Rats are clever, resilient, horrifying and yet somehow admirable. And, while we’ve been away, they’ve been colonising our office spaces
An empty office building is a good place to shelter if you’re a rat in a crisis. It will be warm and dry and, if you’re lucky, one of the humans who hastily vacated before the last coronavirus lockdown will have left a half-eaten Pret flapjack in a drawer for you. Not that you’re fussy. The loss of your usual diet of commuter leftovers is a blow, but it’s not insurmountable. “Rats will always find something to eat,” says Richard Ashley, emeritus professor of urban water at the University of Sheffield. “Human waste is ideal, but any natural organic material will do. Houseplants are fine. Leather will do at a push.”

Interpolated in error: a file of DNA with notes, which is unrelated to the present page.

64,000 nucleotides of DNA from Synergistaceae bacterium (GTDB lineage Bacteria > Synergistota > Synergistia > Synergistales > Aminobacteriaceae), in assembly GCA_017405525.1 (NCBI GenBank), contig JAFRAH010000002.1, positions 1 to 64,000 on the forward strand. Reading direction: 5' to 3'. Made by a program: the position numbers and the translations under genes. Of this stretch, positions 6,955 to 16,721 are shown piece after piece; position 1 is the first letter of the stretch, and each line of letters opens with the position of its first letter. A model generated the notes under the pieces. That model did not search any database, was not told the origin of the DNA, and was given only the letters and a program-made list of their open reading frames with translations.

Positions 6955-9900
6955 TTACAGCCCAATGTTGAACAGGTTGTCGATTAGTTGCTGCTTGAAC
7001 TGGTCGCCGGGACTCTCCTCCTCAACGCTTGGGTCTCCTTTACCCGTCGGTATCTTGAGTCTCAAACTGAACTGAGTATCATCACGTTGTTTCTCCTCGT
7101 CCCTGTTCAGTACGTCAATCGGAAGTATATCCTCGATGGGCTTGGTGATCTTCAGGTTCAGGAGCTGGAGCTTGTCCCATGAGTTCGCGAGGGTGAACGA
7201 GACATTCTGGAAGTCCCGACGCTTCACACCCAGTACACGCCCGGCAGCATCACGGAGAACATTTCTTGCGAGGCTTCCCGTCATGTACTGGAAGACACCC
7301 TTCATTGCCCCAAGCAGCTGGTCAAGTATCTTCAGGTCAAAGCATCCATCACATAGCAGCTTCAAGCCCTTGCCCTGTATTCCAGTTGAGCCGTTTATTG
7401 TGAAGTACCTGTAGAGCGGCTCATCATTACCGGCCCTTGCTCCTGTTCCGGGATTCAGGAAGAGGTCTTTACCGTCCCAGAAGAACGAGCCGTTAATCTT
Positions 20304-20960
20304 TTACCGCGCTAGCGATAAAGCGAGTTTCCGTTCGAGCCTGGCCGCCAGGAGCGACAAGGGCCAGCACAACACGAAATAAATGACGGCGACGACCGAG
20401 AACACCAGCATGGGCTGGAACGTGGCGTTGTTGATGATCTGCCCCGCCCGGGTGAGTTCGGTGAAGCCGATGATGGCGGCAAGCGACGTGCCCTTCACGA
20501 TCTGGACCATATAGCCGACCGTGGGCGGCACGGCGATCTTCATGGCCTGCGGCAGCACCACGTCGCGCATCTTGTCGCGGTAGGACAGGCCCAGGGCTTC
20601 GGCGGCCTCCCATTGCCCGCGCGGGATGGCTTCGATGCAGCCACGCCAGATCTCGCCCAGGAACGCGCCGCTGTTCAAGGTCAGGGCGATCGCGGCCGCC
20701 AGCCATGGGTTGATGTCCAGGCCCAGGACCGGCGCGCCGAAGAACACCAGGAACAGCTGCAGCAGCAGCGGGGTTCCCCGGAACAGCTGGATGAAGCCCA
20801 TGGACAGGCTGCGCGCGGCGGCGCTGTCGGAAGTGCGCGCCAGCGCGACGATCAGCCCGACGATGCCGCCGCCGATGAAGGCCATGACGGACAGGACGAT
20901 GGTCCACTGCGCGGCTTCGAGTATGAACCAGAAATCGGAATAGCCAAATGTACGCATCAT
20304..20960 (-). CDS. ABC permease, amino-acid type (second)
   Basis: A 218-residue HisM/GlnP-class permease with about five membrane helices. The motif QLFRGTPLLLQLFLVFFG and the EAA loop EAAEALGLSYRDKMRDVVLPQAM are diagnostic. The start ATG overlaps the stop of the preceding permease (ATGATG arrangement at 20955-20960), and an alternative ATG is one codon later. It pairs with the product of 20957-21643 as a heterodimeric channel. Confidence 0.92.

You can usually find a way in via the toilets. As a rat, you’re neophobic, which means you don’t like going places where you don’t feel safe. This makes you both hard to trap and unlikely to pop up while a human is actually sitting on the loo, much to the human’s relief. However, if an office is left empty with the central heating on, the water in a U-bend can evaporate and it might be worth risking the vertical migration from cold sewer to warm corporate setting.